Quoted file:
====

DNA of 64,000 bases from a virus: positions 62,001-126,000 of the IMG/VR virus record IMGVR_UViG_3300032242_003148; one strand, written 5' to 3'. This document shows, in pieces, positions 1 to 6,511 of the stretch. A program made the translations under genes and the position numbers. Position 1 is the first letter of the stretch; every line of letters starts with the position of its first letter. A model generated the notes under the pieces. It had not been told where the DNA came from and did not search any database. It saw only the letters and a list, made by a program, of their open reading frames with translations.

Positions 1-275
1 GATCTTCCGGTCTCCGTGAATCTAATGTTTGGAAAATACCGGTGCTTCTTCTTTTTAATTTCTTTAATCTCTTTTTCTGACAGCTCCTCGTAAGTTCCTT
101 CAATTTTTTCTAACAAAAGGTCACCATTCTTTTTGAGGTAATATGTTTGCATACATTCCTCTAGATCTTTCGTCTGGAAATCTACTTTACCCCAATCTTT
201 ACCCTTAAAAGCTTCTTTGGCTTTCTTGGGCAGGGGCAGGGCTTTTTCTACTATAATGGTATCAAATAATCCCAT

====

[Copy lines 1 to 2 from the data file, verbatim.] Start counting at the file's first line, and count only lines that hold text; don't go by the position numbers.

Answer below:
DNA of 64,000 bases from a virus: positions 62,001-126,000 of the IMG/VR virus record IMGVR_UViG_3300032242_003148; one strand, written 5' to 3'. This document shows, in pieces, positions 1 to 6,511 of the stretch. A program made the translations under genes and the position numbers. Position 1 is the first letter of the stretch; every line of letters starts with the position of its first letter. A model generated the notes under the pieces. It had not been told where the DNA came from and did not search any database. It saw only the letters and a list, made by a program, of their open reading frames with translations.

Positions 1-275